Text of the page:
Earlier this week, it was reported that the Consumer Price Index (CPI) had increased by 6.2% from last October to this. It was the highest reported year to year inflation rate in 31 years. Is this bad news or good news? It depends on who or what you are. If you are a consumer, a worker trying to make ends meet for your family, it is certainly bad news. The essentials of life – food, shelter, clothing, gasoline – are that much more expensive. If you are that same consumer but you own your home, then the news is mixed; you struggle on a weekly or monthly basis but your home and thus your net worth are probably higher. However, if you are the Federal Reserve Bank, the news of higher inflation is good. Why is that? Read on.
The Fed Wants Higher Inflation
Higher inflation helps the Fed deal with its biggest long-term problem, which is the Federal deficit that has been made much larger by increased expenditures related to keeping the economy afloat during the Covid crisis. The current federal debt is just under $29 Trillion, which is about 125% of our nation’s GDP. Prior to the onset of Covid, federal debt was about $23 Trillion, meaning the US has added about $6 Trillion of debt in the last 18 months. With the US Congress contemplating $Trillions more of spending, there is no end in sight. The Fed sees the sheer amount of debt as the greatest potential problem it faces. How should the Fed address this mountain of debt? I see two levers it can use:
- Keep Interest Rates Low: The notional amount of the debt is one thing, but the amount the US Government needs to pay to service the debt (i.e., pay the interest on the debt) is another. In order to keep debt service under control, the Fed should try to keep interest rates as low as it can for as long as it can. During a recovering economy, such as that we are in currently, the trick is to keep rates low but not so low that it sparks much higher inflation. The Fed believes currently that an increase in real wages is the key: as long as real wages remain low, then inflation will remain under control, and therefore interest rates can remain on the low side. Time will tell if this theory will prove correct. But, even if inflation does increase, it’s not all bad for the Fed, because…
- Higher Inflation Devalues Debt: During inflation, the value of assets increase, but the value of debt does not, meaning that the relative value of debt goes down in relation to the value of assets. In addition, if inflation causes federal tax revenue to increase because of higher wages and higher current income and capital gains tax revenue due to the increase in the value of stocks, that means there is more federal revenue to service the increased debt, meaning that the federal deficit doesn’t look so bad in percentage terms. In effect, the Fed is trying to spur the economy to grow its way out of its high level of debt. It is a reasonable approach by the Fed, so despite the lip service it pays to its mandate of keeping inflation under control, I believe the Fed is happily pursuing higher inflation because it views the mountain of national debt as a greater issue.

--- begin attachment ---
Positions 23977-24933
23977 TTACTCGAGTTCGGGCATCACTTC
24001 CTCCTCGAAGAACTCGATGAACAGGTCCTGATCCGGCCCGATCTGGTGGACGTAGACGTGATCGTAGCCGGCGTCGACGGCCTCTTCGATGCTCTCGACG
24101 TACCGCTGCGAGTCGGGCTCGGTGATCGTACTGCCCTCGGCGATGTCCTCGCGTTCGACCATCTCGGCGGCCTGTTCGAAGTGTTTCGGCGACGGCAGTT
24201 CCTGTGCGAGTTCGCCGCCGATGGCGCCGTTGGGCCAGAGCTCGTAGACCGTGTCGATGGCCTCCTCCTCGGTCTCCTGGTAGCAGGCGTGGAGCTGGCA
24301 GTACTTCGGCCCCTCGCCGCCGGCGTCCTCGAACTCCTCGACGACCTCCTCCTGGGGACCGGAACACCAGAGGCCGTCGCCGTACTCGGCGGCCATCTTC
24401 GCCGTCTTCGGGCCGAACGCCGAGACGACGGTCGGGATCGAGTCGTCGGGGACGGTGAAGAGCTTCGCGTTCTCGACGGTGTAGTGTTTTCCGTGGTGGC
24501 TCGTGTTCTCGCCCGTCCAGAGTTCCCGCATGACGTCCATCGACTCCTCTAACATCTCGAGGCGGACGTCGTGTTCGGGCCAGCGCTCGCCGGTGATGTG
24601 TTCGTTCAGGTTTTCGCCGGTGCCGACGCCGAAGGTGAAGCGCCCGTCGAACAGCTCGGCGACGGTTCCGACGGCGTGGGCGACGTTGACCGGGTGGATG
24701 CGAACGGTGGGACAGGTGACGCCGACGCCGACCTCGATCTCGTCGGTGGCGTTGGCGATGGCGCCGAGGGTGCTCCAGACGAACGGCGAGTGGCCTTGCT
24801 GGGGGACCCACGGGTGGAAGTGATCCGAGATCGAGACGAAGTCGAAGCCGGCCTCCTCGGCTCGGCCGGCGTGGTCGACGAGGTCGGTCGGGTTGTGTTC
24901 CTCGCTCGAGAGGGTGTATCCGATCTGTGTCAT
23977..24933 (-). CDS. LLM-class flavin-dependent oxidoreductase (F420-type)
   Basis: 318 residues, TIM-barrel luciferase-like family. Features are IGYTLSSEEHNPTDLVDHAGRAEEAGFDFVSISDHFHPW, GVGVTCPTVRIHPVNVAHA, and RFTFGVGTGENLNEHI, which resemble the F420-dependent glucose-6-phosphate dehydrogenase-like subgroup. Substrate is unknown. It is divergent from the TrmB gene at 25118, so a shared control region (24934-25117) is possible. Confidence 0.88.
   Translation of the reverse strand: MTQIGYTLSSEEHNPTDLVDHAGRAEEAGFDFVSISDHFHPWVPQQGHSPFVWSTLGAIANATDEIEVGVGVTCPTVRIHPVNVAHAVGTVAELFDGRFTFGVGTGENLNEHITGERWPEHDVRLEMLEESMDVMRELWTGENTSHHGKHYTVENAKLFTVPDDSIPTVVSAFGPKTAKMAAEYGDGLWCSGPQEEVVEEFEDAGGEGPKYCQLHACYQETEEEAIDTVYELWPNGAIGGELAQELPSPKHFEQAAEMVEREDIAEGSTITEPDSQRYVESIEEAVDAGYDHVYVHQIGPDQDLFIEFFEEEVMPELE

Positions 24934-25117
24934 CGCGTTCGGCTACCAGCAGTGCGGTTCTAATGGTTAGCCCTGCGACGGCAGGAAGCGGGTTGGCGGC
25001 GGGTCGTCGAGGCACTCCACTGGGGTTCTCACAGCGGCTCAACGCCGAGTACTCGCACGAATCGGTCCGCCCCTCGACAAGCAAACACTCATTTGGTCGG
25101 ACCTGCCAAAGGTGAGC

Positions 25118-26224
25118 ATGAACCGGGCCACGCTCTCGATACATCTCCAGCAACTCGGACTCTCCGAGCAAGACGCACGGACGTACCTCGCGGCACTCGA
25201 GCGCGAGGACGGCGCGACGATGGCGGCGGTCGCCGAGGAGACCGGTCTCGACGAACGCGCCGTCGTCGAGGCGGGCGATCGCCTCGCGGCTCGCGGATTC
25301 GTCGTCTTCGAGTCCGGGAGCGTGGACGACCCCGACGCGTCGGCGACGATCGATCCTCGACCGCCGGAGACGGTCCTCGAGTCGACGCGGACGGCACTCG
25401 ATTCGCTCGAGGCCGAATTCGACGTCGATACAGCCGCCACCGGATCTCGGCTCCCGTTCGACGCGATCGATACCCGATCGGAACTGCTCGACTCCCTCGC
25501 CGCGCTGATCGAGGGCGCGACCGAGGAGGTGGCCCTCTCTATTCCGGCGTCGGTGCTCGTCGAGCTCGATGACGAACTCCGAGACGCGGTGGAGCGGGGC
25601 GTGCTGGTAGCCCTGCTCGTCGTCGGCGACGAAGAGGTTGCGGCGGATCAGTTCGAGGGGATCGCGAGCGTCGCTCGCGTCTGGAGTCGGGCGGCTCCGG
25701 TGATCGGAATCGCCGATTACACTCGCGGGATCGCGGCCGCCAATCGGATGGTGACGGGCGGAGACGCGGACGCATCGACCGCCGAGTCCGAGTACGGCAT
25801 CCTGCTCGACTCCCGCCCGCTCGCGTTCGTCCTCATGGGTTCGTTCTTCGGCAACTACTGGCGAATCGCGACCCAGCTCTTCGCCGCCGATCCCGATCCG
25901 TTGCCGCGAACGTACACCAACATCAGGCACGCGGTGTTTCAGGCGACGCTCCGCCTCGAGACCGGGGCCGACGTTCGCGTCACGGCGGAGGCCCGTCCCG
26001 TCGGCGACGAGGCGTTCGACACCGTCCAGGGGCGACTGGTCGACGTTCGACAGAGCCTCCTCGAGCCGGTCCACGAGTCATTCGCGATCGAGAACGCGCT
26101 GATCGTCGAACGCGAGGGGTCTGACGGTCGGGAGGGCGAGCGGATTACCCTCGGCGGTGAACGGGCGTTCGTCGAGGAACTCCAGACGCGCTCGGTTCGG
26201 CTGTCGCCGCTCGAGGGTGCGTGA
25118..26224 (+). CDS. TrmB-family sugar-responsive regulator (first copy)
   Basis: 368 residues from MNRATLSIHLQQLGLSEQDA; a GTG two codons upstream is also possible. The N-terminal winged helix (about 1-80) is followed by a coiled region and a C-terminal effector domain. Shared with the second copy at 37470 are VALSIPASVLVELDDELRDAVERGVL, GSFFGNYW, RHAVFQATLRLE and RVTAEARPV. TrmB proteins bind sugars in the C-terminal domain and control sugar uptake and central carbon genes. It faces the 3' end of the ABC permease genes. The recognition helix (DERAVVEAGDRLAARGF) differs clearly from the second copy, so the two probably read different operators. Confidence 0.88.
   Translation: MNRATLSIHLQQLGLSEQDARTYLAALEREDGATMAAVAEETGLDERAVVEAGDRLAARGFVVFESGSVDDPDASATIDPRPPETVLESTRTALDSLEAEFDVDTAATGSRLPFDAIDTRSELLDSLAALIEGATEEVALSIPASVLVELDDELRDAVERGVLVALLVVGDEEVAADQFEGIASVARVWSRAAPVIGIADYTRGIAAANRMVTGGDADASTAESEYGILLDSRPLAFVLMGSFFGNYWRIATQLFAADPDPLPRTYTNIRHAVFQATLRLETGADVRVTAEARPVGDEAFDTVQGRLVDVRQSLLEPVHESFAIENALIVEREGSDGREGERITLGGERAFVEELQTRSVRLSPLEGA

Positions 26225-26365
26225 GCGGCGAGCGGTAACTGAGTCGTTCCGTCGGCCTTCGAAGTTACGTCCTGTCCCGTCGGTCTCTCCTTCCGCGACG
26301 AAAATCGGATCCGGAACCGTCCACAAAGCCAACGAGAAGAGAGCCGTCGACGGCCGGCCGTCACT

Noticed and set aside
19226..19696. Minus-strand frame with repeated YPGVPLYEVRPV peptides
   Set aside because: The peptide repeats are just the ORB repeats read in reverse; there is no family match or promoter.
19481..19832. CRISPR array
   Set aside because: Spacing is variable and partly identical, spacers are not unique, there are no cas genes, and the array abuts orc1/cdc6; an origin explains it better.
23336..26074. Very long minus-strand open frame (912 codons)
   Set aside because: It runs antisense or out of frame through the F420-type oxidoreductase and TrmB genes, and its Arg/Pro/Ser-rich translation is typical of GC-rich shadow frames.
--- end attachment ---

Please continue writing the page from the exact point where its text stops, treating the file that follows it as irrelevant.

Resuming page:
Who Wins, and Who Loses?
People who own assets will benefit from higher inflation. Owners of stocks, including owners of 401k and IRA accounts, and managers of pension funds, as well as owners of homes and certain other types of real estate, will benefit from higher inflation. These assets will rise in value during inflation. Are you a Crypto player? Bitcoin has had a strong run this year, corresponding with the 6.2% inflation number. Same with gold.
On the other hand, if you don’t own assets, you will lose out. If you rent an apartment, expect your rent to increase, which could put you in a bind if you are also trying to feed yourself and pay for gasoline to get to work. Inflation makes the gulf between the haves and the have-nots much worse. If you thought economic inequality was bad before Covid, wait until you see what the statistics look like in a year. If there was civic unrest then, be prepared for more unrest in the future.
Don’t pay as much attention to what the Fed says. Instead, pay attention to what they do. They are keeping short term rates low and are continuing to make open market purchases of bonds (perhaps at a tapering level) so that the yield curve and debt service coverage remain manageable. At the same time they are allowing inflation to run above their 2% target, saying 1) it is transitory; 2) the higher current rate is just making up for years of inflation below 2%; and 3) the unemployment rate remains higher than before Covid and real wages aren’t high enough yet to spark long term inflation. Inflation helps their cause, and low rates help them get there. All of that tells me that you should be long and continue to own appreciating assets such as stocks and stock indexes.